1: <+
50: <++++++++++++++++++++++++++++++++++++++++++++++++++
19: <+++++++++++++++++++
48: <++++++++++++++++++++++++++++++++++++++++++++++++

Putting this before the ++++++++ gives the final smbf code:

<++++++++++++++++++++++++++++++++++++++++++++++++++<+<+++<++++++++++++++++++++++++++++++++++++++++++++++++<+<++++++++++++++++++++++++++++++++++++++++++++++++++<+++++++++++++++++++<++++++++++++++++++++++++++++++++++++++++++++++++++++++++

Try it online!

Execution:

<++++++++++++++++++++++++++++++++++++++++++++++++++  # Add 50 to the last byte of this code, now it ends with +++++++++++++]
<+                                                   # Add 1 to the byte to the left of that, now it ends with ++++++++++++,]
<+++                                                 # +++++++++++.,]
<++++++++++++++++++++++++++++++++++++++++++++++++    # ++++++++++[.,]
<+                                                   # +++++++++,[.,]
<++++++++++++++++++++++++++++++++++++++++++++++++++  # ++++++++],[.,]
<+++++++++++++++++++                                 # +++++++>],[.,]
<++++++++++++++++++++++++++++++++++++++++++++++++    # ++++++[>],[.,]
[>]                                                  # This was originally +++ ,but now it tells the pointer to go to the right until it leaves the code
,[.,]                                                # Execute the Brainfuck code

Here is a GolfScript program where you input a Brainfuck code and it outputs a Self-modifying Brainfuck code that does the same, using only < and +.

'[>]'\+.,:l{'<'\)43-'+'*\}\*'+'l*

Try it online!

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5
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Stacked, 5 chars

{!n:}

This is surprisingly short. If Stacked can implement each of the SKI combinations, then it is Turing Complete. Recap:

  • I combinator - the identity function. x -> x
  • K combinator - the constant function. x -> y -> x
  • S combinator - the substitution function. (x, y, z) -> x(z)(y(z))

I combinator: {!n}

Now, for the stacked specifics. {! ... } is an n-lambda. It is a unary function whose argument is implicitly n. Then, the last expression is returned from the function. Thus, {!n} is a function that takes an argument n and yields n.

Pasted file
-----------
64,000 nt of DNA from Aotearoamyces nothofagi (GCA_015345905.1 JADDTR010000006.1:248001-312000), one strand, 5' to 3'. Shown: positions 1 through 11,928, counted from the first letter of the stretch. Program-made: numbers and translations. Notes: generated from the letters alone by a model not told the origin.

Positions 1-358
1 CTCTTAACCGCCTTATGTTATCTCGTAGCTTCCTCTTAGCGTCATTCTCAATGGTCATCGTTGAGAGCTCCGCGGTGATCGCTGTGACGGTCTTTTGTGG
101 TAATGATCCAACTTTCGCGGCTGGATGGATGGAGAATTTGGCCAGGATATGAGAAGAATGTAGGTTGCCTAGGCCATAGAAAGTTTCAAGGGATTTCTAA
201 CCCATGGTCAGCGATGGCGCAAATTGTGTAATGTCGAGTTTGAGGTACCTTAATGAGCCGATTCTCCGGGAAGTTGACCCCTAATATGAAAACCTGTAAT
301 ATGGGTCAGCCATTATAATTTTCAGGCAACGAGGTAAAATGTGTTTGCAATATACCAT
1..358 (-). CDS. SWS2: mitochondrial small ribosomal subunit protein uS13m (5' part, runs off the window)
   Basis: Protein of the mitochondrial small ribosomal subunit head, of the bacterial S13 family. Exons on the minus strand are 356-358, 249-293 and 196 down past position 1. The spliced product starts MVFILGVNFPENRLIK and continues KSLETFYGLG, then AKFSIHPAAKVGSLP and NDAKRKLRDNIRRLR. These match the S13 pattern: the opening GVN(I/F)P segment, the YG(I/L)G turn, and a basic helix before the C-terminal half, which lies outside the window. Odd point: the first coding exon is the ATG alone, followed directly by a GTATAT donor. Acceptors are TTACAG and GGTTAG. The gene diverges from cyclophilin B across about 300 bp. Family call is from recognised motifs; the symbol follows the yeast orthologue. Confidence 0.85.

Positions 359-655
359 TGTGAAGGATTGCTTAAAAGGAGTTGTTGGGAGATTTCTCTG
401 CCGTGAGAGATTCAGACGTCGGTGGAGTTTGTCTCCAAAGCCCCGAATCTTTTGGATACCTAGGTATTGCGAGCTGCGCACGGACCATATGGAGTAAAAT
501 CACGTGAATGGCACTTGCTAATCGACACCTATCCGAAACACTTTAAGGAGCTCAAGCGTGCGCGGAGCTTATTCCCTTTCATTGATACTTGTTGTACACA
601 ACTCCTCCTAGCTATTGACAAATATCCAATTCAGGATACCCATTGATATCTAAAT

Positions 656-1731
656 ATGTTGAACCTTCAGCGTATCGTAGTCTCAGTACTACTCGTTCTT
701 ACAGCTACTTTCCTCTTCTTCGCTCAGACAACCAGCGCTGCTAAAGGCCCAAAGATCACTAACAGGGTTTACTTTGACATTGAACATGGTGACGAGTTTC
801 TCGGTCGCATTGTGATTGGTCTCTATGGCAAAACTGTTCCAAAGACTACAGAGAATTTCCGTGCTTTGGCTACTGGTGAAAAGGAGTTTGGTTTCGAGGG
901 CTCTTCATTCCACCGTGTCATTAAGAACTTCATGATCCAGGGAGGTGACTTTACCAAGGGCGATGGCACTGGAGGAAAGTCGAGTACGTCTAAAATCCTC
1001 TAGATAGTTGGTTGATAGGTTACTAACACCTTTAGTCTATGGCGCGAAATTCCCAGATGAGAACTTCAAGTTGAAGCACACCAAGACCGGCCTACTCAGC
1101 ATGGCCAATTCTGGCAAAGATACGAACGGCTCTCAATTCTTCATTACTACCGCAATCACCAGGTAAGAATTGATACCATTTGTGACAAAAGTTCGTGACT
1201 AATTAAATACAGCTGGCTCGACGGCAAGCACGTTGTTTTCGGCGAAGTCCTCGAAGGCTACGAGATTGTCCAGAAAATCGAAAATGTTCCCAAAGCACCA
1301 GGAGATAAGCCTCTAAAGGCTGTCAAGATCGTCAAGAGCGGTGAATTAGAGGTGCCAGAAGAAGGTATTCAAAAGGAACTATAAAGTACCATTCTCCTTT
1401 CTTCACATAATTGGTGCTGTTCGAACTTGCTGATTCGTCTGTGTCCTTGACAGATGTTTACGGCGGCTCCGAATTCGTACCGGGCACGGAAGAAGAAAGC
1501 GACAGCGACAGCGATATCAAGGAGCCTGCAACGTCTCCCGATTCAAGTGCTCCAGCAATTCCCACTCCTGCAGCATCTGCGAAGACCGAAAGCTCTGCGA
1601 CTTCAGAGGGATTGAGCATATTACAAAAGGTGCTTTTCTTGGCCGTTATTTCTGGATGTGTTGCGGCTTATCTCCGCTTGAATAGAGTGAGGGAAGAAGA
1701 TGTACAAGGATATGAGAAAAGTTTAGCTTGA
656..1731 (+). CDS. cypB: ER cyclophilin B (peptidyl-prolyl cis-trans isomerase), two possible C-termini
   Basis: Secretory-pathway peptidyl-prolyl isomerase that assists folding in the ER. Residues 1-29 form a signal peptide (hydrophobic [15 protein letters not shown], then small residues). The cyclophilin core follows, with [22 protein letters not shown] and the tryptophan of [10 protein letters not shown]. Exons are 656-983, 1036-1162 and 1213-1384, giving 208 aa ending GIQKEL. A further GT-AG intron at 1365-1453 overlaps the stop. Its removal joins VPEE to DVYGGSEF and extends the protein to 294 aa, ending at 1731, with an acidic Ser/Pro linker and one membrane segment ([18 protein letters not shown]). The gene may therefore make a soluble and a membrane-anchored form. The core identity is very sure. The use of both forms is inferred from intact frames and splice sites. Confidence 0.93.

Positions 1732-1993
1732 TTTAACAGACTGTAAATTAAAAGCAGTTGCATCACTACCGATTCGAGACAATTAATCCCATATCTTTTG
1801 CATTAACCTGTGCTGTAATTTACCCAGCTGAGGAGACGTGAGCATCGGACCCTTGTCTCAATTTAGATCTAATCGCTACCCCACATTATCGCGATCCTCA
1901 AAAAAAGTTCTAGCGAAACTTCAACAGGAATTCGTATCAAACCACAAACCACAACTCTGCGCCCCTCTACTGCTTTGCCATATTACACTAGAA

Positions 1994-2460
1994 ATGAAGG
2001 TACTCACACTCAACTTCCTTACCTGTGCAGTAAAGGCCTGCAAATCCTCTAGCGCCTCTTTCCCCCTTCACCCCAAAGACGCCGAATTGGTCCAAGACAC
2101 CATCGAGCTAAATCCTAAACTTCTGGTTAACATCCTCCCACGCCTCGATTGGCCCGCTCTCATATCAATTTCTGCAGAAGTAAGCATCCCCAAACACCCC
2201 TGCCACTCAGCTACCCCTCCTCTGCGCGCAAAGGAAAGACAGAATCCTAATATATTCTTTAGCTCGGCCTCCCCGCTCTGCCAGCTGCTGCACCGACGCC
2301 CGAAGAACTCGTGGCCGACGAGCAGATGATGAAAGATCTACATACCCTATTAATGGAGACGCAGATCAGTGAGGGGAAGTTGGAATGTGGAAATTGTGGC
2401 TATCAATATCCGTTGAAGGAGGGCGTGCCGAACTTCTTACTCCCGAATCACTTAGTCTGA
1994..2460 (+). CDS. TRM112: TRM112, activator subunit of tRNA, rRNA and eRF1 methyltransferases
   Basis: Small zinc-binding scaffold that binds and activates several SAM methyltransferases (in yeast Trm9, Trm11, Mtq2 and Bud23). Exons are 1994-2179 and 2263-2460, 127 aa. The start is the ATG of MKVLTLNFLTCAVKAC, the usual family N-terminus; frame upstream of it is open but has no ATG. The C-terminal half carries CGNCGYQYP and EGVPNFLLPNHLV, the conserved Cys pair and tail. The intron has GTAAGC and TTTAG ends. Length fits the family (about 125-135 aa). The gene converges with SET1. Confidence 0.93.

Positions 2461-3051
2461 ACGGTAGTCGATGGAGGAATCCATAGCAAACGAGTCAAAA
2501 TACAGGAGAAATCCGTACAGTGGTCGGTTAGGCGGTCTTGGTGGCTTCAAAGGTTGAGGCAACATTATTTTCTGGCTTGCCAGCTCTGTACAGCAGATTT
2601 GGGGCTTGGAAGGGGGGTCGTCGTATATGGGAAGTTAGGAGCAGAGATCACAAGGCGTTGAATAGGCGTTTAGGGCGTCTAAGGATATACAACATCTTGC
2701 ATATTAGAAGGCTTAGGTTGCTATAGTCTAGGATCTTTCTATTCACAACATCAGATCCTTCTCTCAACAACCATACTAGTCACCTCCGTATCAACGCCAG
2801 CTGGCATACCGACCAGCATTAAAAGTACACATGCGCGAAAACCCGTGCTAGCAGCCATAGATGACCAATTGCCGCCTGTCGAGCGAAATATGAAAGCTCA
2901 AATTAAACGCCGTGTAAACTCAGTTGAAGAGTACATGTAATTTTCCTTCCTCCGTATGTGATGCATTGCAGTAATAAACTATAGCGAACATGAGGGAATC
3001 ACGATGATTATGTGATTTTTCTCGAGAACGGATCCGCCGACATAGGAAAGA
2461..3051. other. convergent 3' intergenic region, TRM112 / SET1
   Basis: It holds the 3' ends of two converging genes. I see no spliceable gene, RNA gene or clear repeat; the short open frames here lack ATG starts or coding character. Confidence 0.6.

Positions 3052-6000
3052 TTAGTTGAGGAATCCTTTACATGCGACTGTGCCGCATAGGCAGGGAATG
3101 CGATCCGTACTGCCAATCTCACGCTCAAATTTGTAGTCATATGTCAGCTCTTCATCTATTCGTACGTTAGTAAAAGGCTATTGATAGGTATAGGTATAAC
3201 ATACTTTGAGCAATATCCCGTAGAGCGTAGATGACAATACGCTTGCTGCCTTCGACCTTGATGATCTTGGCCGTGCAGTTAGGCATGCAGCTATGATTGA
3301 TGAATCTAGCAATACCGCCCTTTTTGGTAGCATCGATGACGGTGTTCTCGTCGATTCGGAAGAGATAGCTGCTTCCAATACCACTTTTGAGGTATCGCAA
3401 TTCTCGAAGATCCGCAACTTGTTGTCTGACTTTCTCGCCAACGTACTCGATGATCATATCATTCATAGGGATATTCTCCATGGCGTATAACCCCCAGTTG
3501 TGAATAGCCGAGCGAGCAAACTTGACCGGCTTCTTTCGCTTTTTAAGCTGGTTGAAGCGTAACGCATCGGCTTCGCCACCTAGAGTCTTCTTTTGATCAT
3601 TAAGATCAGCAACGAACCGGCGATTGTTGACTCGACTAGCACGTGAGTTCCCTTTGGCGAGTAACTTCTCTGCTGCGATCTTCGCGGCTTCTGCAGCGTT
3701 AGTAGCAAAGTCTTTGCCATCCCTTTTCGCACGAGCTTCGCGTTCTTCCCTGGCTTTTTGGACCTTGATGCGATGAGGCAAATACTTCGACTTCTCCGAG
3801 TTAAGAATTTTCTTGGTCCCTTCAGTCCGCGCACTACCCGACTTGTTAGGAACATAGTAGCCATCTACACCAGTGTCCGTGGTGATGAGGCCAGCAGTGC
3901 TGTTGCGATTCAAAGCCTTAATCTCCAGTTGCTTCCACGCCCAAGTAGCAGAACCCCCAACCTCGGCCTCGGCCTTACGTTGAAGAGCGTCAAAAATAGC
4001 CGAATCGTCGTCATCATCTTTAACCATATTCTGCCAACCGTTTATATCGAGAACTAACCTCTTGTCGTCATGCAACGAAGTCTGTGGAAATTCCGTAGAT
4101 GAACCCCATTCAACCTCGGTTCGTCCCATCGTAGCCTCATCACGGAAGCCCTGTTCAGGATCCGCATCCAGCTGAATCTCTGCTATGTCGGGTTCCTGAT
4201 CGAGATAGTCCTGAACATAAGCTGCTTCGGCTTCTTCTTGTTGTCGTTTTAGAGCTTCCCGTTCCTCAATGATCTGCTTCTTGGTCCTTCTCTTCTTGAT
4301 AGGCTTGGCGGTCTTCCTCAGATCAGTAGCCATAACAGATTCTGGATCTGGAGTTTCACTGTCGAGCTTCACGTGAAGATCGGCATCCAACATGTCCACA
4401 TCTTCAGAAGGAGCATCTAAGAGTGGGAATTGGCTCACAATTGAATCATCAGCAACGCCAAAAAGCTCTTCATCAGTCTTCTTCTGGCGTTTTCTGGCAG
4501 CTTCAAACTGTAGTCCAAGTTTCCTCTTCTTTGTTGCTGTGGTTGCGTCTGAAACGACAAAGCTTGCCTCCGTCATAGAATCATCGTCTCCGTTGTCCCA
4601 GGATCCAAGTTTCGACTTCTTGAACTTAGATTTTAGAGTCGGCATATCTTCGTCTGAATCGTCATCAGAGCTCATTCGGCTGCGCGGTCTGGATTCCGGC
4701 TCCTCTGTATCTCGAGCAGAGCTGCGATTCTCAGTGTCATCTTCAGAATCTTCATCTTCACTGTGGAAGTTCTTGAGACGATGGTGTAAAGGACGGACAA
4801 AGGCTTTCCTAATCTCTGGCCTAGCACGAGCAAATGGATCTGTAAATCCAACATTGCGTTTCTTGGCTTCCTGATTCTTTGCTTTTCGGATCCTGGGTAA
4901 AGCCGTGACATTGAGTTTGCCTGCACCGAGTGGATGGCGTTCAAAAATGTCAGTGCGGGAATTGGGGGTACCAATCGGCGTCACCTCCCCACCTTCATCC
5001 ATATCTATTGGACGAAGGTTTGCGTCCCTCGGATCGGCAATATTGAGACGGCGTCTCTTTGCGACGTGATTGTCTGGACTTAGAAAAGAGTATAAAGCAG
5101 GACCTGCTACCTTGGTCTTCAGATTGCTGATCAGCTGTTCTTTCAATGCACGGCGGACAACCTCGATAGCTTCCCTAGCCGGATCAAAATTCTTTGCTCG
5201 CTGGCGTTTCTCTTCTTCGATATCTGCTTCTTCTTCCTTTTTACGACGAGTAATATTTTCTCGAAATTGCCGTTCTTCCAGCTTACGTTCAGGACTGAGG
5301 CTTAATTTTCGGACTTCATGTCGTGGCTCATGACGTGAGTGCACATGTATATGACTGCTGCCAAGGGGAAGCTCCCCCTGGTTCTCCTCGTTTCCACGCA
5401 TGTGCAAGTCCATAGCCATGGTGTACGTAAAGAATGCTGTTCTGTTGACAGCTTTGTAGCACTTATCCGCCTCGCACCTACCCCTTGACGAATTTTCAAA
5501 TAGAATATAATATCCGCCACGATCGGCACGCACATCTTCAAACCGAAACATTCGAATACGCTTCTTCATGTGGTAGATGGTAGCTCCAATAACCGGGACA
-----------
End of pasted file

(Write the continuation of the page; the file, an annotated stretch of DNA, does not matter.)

K combinator: {!{:n}}

Now, {:...} is a function that takes no arguments, and returns .... Combining this with our n-lambda formation, we get (adding whitespace for clarity):

{! { : n } }
{!         }   n-lambda. arguments: (n)
   { : n }     lambda.   arguments: ()
       n       yields n.

S Combinator: {n!nn!nnn:nnn{!n}!nn!nnn{!n}!n!!}

Ok, this looks a little more complicated. So, a lambda takes arguments, separated by non-identifier characters. Thus, the lambda in the header is equivalent to:

{n nn nnn:nnn{!n}!nn!nnn{!n}!n!!}

This is a lambda that takes three arguments, n, nn, and nnn. Let's replace these with x, y, and z for clarity:

{x y z:z{!n}!y!z{!n}!x!!}

The two {!n}! are just identity function to again avoid whitespace, where ! means "execute". So, again, reducing:

{x y z:z y!z x!!}

With an explanation:

{x y z:z y!z x!!}
{x y z:         }  three arguments
       z y!        apply `y` to `z` -- `y(z)`
           z x!    apply `x` to `z` -- `x(z)`
               !   apply `x(z)` to `y(z)` -- `x(z)(y(z))`

And therefore, this is the S combinator.

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3
  • \$\begingroup\$ {n nn nnn:nnn{!n}!nn!nnn{!n}!n!!} contains spaces. \$\endgroup\$ Jun 4, 2017 at 1:20
  • \$\begingroup\$ @CalculatorFeline Did you read the sentence before that? Ok, this looks a little more complicated. So, a lambda takes arguments, separated by non-identifier characters. Thus, the lambda in the header is equivalent to: \$\endgroup\$ Jun 4, 2017 at 1:29
  • \$\begingroup\$ Oh. (Note to self: Stop being an idiot.) \$\endgroup\$ Jun 4, 2017 at 2:58
5
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tinylisp, 5 characters

(q d)

Using only the macros def and quote, we can implement the S and K combinators, which are Turing-complete. (Thanks to Qwerp-Derp for the inspiration.) Here it is all on one line:

(d dd (q (qq qq)))  (d dq (q ((qq) (dd (q (qqq)) (dd (q q) qq)))))  (d dqq (q ((qq) (dd (q (qqq)) (dd (q dqqd) (dd (q q) qq) (q qqq))))))  (d dqqd (q ((qq qqq) (dd (q (qqqq)) (dd (dd (dd (q q) qq) (q qqqq)) (dd (dd (q q) qqq) (q qqqq)))))))